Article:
Archives for posts with tag: revolution football helmet

Riddell Football Helmet Safety and Concussions.

This sign may bring a smile to a few faces, disappointment to others, but  its intention is to  call your attention to a very serious matter, read below:

U.S. Rep. Bill Pascrell  and U.S. Sen. Tom Udall marked Brain Injury Awareness Day last week by introducing bipartisan legislation aimed at protecting youth athletes from the dangers of sports-related traumatic brain injuries.

The Children’s Sports Athletic Equipment Safety Act would ensure that new and reconditioned football helmets for high school and younger players meet safety standards that address concussion risk and the needs of youth athletes. The bill also increases potential penalties for using false injury prevention claims to sell helmets and other sports equipment.

United States Senator Tom Udall requested that the Consumer Product Safety Commission and the Federal Trade Commission (“FTC”) investigate alleged deceptive practices of football helmet manufactures. In response to the “serious concerns” raised by Senator Udall, the FTC is now reportedly investigating the helmet manufacturers’ marketing claims. According to Senator Udall’s letter to the FTC, “there is actually very little scientific evidence to support the claim that Riddell’s Revolution helmets reduce the risk of concussion by 31 percent.”

If you have purchased a football helmet from the manufacturer Riddell or another manufacturer, they may have violated the law by allegedly falsely claiming its helmets possessed safety capabilities they did not have.

Anyone who purchased a football helmet under a belief that it possessed safety features that would reduce the risk of concussion, it may be important to talk to an attorney.

We are looking for folks who are interested in a guest posting of any experiences they would like to share on this topic.

If you would like additional information on this consumer protection case, we have a friend who could help you with this claim.

What kids wouldn’t find this to be the bed of their dreams?

Totally Kids fun furniture & toys is constantly searching for the most unique and creative bed options. We travel the world on that quest and pride ourselves in offering the best beds for you and your growing family.

Always at the top of our list is safety. Looking at this amazing bed, do you find anything that could be considered unsafe?

Here you see a perfect example of what at first glance might appear to be a dream bed, but in fact is a nightmare in the safety department.

 

 

The Sleep and Slide Bunk Beds are our newest fun yet safe introduction.  A place to sleep by night and an indoor playground during the day (minus the dangerous ropes and pulleys). Build of solid birch, it not only meets, but exceeds all safety standards. Since it is part of the add as you grow system, it takes your child creatively from first bed to college. Available in a warm Chestnut, painted white finish or natural birch as shown.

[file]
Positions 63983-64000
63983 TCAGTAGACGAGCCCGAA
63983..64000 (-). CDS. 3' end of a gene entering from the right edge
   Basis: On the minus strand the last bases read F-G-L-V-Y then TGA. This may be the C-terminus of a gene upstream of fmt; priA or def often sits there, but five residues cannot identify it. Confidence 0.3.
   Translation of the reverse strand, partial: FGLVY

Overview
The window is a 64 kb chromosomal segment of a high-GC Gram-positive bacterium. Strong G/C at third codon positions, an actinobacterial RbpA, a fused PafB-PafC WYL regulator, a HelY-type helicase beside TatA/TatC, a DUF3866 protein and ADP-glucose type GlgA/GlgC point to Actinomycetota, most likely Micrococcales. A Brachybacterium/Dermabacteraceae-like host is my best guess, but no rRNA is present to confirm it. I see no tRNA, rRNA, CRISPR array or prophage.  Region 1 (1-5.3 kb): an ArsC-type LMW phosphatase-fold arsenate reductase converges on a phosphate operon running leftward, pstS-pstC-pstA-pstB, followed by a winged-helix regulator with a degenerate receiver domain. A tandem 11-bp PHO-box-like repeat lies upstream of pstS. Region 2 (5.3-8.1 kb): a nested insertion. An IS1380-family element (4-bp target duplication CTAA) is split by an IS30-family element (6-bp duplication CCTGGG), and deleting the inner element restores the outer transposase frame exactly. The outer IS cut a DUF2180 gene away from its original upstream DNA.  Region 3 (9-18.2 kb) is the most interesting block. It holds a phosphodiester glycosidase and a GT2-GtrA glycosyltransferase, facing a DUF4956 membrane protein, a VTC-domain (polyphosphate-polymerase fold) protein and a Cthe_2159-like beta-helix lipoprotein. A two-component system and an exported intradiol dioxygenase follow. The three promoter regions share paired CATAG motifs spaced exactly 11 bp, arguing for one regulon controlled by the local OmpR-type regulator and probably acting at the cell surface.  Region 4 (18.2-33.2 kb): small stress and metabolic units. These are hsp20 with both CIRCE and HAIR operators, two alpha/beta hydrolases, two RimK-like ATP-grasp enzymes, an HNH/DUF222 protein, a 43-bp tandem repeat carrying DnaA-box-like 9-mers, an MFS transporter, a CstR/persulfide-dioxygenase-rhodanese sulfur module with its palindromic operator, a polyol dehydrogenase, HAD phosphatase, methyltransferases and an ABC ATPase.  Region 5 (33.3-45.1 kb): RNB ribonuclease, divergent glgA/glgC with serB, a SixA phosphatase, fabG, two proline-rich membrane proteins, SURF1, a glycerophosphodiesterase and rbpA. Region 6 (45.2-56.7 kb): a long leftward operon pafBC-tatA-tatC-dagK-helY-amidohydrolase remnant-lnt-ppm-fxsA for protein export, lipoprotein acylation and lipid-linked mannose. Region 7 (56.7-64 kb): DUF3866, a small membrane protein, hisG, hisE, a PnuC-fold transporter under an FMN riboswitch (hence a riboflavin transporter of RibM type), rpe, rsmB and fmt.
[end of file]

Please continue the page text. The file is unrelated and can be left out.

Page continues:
Over the years we have found hundreds fabulous beds that are available in other countries that fall short when safety is the main concern.

Let’s take a look at the most current regulations from the federal government.

Currently the Consumer Product Safety Commission requires the following as noted on their website:

Guardrails:
1. Bunk beds must have at least two upper bunk guardrails, with at least one rail on each side.
Lower bunks with mattress foundations that are 30 inches or less from the floor do not have to have guardrails.
2. The guardrail on the side of the bed next to a wall or on the side opposite to a ladder must run continuously from one end of the bed to the other. If the guardrail does not attach to an end of the bed, the gap between the end of the guardrail and the nearest end of the bunk bed cannot be greater than 0.22 inches.
3. A guardrail on the side of the bed away from the wall does not have to run continuously from end to end of the bed, but the distance between either end of the guardrail and the end of the bed nearest to it cannot be greater than 15 inches.
4. Guardrails must be attached to the bunk bed with fasteners that you have to release to take the rails off or they must require you to move them in two or more different directions, one after the other, to take them off.
5. The tops of the guardrails must be no less than 5 inches above the top of the mattress.
6. When you take the mattress off the upper bunk, any space between the bottom of the guardrail and the top of the mattress foundation must not let the wedge block described below pass through freely.

Bunk Bed Ends:
1. No opening in either end of the upper bunk that is above the mattress foundation can let the wedge block pass through freely.
2. When you use the thickest mattress and mattress foundation recommended by the manufacturer, the top of each end of the upper bunk must be at least 5 inches above the top of the mattress for at least half of the distance between the posts on each side of the end.
3. No opening in either end of the lower bunk below the mattress foundation of the upper bunk and above the mattress foundation of the lower bunk can permit the wedge block to pass through freely, unless the opening also allows a rigid 9 inch sphere to pass through it freely.
4. Any opening in either end of the lower bunk below the mattress foundation of the upper bunk that is tested with the wedge block must also be tested for the risk of neck entrapment if the opening lets the 9 inch sphere pass though freely.

These are the guidelines set up by the federal government to ensure the safety for bunk beds that we all need to be aware of.

SAFETY FIRST

Today another safety concern was called to our attention: Warning About Hand Sanitizer Poisoning in Children! Please read this article from Dagmar’s Momsense. If you have experienced a child’s ingesting hand sanitizer, we are looking for folks interested in doing a guest posting.